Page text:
Written by Matthew Lopez, ‘The Whipping Man’ is set in Richmond, Virginia in April of 1865, just as the Civil War is coming to an end. It is the story of a Jewish Confederate officer named Caleb, who returns from war to find his family home in shambles. He arrives late one night having suffered severe injury, to find two former servants, Simon and John, to be the only ones at the home; with all the others having fled to safety elsewhere. The moments and conversations that take place between the three men, over the following few days, will forever change their lives and how they view one another.
With a detailed scenic design by Charles Morgan, the play takes place in the foyer of a once grand home. What the audience sees however, is a room with broken windows and exposed walls with little left to indicate its’ once vibrant interior. The lighting design by Kevin Frazier was pleasingly done and played off the set beautifully, casting shadows and allowing light to find its way into the home in a seemingly natural way. The music selections used before each act and during the scene changes were strong choices by sound designer Christopher Colucci and featured a mix of instrumental and sung spirituals.
While this dramatic play deals with some serious themes, there are many moments of light humor and genuine human interactions that keep the audience engaged. Directed by Howard Millman, the cast features Taurean Blacque as Simon, Robb Douglas as John, and Will Howell as Caleb. Though there were some line flubs, some points of mumbling and variations in the strength of their Southern accents, overall the trio gave compelling and often emotionally driven performances. The men had believable chemistry between them and displayed the wide range of intense emotions their characters had to deal with over the course of the play.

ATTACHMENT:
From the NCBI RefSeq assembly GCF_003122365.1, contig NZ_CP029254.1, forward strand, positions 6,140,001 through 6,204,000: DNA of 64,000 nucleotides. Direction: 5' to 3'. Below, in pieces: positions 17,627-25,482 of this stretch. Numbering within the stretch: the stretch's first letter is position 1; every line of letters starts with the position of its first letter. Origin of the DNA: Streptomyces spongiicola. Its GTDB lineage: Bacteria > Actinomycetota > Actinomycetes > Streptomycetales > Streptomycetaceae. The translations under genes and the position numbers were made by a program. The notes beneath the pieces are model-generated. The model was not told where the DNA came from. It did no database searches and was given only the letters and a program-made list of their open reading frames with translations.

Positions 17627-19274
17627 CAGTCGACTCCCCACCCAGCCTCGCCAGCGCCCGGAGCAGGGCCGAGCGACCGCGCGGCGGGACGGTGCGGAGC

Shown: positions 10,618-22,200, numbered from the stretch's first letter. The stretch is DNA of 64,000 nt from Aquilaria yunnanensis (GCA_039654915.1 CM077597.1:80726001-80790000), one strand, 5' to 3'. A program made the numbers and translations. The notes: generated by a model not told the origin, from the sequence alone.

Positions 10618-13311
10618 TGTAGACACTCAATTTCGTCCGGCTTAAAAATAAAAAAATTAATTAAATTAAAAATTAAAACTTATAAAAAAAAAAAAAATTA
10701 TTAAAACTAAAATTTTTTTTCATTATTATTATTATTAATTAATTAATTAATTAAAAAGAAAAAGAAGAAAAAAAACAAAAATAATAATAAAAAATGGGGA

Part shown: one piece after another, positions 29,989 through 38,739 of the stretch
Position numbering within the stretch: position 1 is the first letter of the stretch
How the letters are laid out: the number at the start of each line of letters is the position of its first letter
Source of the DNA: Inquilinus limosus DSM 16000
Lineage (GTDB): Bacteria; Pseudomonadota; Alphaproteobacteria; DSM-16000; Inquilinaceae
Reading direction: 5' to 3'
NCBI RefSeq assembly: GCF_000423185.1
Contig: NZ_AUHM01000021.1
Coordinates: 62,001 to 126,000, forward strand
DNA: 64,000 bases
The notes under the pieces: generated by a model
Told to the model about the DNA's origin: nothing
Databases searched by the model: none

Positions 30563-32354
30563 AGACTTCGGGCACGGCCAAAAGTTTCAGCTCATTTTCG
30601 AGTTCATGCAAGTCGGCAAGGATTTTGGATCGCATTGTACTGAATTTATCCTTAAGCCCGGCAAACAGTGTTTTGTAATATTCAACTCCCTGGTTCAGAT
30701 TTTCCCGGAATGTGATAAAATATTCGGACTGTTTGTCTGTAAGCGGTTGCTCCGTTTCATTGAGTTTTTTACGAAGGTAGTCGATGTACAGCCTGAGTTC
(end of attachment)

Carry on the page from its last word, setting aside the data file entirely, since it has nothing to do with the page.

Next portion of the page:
This play and its story are unlike any I’ve seen before, even though their themes of freedom and forgiveness have often been used. Watching this play was both an interesting and thought-provoking experience. “Powerful” and “Wow” were both words I overheard from multiple audience members opening night as they trickled out of the theatre. Having giving the production a standing ovation, it is clear they were moved by not only the incredible story but the strong performances. ©
This production is rated R due to adult language and intense images. ‘The Whipping Man’ runs two hours including intermission and plays on the Peterborough Players stage, 55 Hadley Road, Peterborough, NH, through July 2nd. For tickets call the box office at 603-924-7585 or check out www.PeterboroughPlayers.org. Photo Credit: From left to right: Taurean Blacque, Robb Douglas, Will Howell. Photo Credit Tyler Richardson.
Angelica has an A.S. in Theatre, earned a specialty degree in Shakespeare from the London Academy of Music and Dramatic Art and a B.A. in English Language and Literature with a minor in Psychology from SNHU. In addition to writing, she stays busy teaching dance and choreographing for a local studio.
For more of my reviews and theatrical thoughts check out: http://intheatresome1isalwayswatching.blogspot.com/